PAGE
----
Musicians responding to a major new study reported severe levels of stress and depression, and extremely severe levels of anxiety.
Over 30% of professional musicians have battled with an eating disorder at some point in their life, according to major new research on the mental health of adult musicians.
Musicians also endure “severe” levels of stress and depression, “extremely severe” levels of anxiety, and a series of pressures that discourage them from reporting mental illnesses.
“A musician’s unpredictable work schedule, performing and low income are major factors which both from a mental (loneliness, anxiety, depression, personality disorders, substance abuse) and practical (irregular meals when travelling) aspect draw them into a vicious circle of unhealthy eating,” the report finds.
It continues: “Clinicians can be made further aware of the increased prevalence of eating disorders in musicians, which is possibly due to extra pressures, and therefore, provide special care to optimize their health, well-being and in turn their performance.”
The research, conducted by University of London academics Marianna Evangelia Kapsetaki and Charlie Easmon, intended to assess the prevalence and causes of eating disorders in musicians.
It follows research by Help Musicians UK, which found around 60% of professional musicians have suffered from a psychological issue and almost half have experienced problems with alcohol.
Kapsetaki and Easmon surveyed 301 professional and amateur musicians – working as singers, instrumentalists, conductors and composers – to see if the prevalence of eating disorders was affected by the type of music being performed, age, gender, income, career, or other risk factors, such as social isolation and perfectionism.
It concludes that style of music has a limited impact on mental illness, but notes the effects were more pronounced for soloists than those working in groups, for those travelling abroad than staying in the country, and for students rather than teachers.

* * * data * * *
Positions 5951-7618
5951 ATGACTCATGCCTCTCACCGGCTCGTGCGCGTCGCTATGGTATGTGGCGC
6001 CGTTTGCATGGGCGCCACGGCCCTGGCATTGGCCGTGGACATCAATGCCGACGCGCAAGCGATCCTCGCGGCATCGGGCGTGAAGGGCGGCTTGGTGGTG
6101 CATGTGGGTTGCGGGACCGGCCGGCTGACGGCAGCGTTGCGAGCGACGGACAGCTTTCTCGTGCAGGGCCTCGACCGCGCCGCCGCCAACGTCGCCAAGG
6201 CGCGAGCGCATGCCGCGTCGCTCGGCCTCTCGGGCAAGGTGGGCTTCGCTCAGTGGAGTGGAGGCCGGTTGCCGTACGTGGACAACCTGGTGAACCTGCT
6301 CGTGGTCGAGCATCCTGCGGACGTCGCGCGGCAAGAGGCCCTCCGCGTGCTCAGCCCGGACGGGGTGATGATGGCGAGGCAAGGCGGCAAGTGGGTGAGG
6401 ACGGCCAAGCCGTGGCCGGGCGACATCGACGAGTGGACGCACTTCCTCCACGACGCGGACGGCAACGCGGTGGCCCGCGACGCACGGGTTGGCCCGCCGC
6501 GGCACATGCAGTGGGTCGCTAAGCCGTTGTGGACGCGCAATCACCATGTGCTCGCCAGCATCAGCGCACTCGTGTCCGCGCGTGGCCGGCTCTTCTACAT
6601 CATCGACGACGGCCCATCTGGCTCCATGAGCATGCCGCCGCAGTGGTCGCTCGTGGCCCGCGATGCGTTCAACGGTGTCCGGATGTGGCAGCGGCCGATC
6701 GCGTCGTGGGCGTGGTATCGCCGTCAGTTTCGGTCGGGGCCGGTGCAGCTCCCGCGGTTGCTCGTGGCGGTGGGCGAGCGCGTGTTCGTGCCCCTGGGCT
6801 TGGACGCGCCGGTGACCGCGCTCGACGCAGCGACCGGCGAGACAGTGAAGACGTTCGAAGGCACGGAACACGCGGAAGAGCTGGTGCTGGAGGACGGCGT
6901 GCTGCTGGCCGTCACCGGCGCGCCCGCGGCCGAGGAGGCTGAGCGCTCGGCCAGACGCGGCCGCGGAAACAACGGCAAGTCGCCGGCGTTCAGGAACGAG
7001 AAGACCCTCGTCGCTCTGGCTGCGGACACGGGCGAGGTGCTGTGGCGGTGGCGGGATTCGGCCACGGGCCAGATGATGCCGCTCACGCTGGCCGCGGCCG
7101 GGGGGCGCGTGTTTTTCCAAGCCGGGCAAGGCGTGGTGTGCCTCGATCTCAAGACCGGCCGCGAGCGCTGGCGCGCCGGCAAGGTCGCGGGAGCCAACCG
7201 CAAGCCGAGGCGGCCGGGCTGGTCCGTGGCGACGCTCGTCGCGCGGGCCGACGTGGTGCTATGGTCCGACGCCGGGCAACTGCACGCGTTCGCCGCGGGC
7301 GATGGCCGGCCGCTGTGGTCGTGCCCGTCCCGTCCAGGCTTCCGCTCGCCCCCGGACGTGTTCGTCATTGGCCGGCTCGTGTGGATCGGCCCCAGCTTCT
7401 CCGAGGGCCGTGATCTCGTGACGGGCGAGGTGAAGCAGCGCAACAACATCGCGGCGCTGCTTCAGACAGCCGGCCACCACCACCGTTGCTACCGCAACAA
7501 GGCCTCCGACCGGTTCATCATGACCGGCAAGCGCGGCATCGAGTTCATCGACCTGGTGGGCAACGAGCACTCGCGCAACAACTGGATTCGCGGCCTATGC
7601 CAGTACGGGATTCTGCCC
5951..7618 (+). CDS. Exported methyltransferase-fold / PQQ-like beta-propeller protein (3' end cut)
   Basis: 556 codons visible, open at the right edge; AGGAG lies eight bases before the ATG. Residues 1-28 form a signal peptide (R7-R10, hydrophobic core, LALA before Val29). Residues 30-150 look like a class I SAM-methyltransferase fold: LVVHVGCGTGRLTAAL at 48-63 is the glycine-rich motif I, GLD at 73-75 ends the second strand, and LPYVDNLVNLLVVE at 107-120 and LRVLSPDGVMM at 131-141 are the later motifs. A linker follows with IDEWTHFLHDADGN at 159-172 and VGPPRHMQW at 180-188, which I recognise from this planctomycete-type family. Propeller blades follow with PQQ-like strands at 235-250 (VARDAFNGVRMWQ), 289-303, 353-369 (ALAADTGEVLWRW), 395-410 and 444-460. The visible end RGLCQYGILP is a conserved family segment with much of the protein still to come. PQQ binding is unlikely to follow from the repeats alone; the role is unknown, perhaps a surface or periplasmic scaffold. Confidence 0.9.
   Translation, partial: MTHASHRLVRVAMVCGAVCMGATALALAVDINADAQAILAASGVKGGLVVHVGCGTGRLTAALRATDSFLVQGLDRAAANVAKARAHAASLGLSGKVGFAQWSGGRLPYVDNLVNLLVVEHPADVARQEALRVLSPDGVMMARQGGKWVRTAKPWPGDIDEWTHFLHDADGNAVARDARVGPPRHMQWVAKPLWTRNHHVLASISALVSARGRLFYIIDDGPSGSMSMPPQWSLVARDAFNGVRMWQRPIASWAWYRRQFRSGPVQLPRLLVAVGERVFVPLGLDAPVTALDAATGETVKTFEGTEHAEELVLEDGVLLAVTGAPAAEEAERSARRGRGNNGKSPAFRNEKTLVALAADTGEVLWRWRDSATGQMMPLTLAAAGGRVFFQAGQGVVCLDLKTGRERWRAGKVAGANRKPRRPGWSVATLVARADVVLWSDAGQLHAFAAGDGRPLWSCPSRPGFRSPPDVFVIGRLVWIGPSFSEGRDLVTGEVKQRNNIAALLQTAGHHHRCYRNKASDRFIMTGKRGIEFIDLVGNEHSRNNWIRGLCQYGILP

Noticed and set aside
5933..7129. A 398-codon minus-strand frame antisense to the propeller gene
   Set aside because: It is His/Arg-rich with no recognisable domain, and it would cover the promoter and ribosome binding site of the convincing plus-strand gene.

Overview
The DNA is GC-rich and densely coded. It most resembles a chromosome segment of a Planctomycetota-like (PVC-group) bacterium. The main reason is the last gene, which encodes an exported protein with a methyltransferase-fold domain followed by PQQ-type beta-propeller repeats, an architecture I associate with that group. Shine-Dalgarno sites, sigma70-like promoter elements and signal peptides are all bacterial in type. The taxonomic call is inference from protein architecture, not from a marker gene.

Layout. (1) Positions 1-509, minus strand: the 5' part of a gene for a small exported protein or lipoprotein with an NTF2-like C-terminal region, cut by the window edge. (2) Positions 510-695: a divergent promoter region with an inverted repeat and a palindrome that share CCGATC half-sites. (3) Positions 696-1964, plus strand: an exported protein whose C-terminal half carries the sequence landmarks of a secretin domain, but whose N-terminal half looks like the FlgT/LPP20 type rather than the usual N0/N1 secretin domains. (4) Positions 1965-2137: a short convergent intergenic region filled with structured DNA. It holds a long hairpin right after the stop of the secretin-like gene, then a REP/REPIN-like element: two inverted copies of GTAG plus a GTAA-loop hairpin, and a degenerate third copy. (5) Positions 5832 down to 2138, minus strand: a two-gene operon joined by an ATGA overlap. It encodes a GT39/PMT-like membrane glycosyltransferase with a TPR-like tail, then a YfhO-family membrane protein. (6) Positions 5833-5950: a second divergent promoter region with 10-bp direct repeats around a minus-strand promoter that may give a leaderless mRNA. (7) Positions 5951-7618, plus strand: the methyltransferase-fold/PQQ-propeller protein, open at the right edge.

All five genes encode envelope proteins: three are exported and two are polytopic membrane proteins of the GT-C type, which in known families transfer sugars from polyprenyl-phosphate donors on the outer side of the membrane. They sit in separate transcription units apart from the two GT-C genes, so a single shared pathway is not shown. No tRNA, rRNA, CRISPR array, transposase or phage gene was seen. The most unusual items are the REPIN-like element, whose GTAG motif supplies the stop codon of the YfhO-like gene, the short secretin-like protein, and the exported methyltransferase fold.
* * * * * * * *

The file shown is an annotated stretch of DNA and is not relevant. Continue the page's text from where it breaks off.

Similarly, it finds the most commonly reported triggers for eating disorders were exams, stress and concerts, and eating disorders occurred most frequently during teenage years.
The report notes musicians are particularly at risk of eating disorders because of society’s focus on thinness and attractiveness, which is magnified in the music industry.
In addition, it highlights pressure from parents and teachers, competitiveness, peer pressure – especially within groups of musicians – and puberty as other factors, which combine to present a “weak point in the control of musicians’ eating habits”, as this is when musicians begin to experience heightened body awareness and to launch their careers.
“Another factor that can induce further pressure to a musician’s already stressful life is their relatively low income, which also may affect their dietary choices… 41.8% of the musicians would change their diet if they had a higher income,” the report notes.
Although the median Body Mass Index (BMI) of the musicians surveyed was found to be in the normal range, the authors warn that eating disorders have the highest mortality rate of all mental illnesses and mental health challenges in music are comparatively under-researched compared to those in artforms such as dance.
Not reporting concerns
A key concern for the report’s authors is the degree to which mental illness is underdiagnosed. For instance, it notes eating disorders are mostly identified in females, though males also have a “high incidence” of the disorder.
It adds musicians may avoid reporting health issues such as eating disorders because of pressure from managers, or the “fear of losing a long-awaited career”, and laments the lack of medical attention for some illnesses. Over a third of symphony orchestral musicians and over 80% of opera singers are classified as having orthorexia nervosa – an obsession with eating foods the sufferer considers healthy – but the condition is not reported as an official diagnosis.
Commenting on the report, Jonathon Inskip, Director of Health and Welfare at Help Musicians UK (HMUK), told AP: “Due to the nature of their work, professional musicians often feel a pressure to present a ‘perfect’ image in terms of technical performance and sometimes physical image.
“Late nights touring away from home, coupled with unpredictable eating and sleeping patterns, add to the physical and psychological pressures of the industry.
“Eating disorders, in particular, are complex areas of mental health, often relating to the perceived pressure to be ‘perfect’. The triggers can vary, ranging from bio-chemical, physical and social, through to insecurity and low self-esteem.
“At HMUK, we are uniquely positioned as an independent charity to support musicians in need. While there are a number of organisations that support musicians struggling with eating disorders and mental health, a first point of contact being your GP, we understand the complexity of being a musician and recognise the need to provide personalised support for those working in the industry.”